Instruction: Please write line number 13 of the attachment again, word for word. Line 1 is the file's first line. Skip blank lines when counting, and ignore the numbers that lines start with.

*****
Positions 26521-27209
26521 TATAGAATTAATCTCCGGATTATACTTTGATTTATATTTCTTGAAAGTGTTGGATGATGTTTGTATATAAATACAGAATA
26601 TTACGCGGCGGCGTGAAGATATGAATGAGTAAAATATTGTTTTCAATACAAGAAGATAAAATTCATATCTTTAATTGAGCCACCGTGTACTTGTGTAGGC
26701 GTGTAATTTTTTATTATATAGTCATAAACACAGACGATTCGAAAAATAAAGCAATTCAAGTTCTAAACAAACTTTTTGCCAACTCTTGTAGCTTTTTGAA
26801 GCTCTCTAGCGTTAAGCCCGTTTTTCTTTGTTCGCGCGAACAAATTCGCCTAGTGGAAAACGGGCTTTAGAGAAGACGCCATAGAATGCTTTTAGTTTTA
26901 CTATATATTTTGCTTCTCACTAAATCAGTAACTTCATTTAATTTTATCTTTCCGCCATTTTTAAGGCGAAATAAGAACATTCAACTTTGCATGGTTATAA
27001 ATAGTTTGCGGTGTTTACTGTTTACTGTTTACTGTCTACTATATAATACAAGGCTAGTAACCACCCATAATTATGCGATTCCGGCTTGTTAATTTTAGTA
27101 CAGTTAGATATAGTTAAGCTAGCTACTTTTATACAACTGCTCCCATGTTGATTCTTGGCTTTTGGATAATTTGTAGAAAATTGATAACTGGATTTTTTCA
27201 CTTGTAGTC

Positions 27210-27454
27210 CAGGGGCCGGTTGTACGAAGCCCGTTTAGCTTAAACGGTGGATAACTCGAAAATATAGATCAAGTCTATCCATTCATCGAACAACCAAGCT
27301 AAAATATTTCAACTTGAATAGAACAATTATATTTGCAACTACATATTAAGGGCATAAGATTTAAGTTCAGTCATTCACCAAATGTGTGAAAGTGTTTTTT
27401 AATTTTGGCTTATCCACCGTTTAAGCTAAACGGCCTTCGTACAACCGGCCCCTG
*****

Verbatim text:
27401 AATTTTGGCTTATCCACCGTTTAAGCTAAACGGCCTTCGTACAACCGGCCCCTG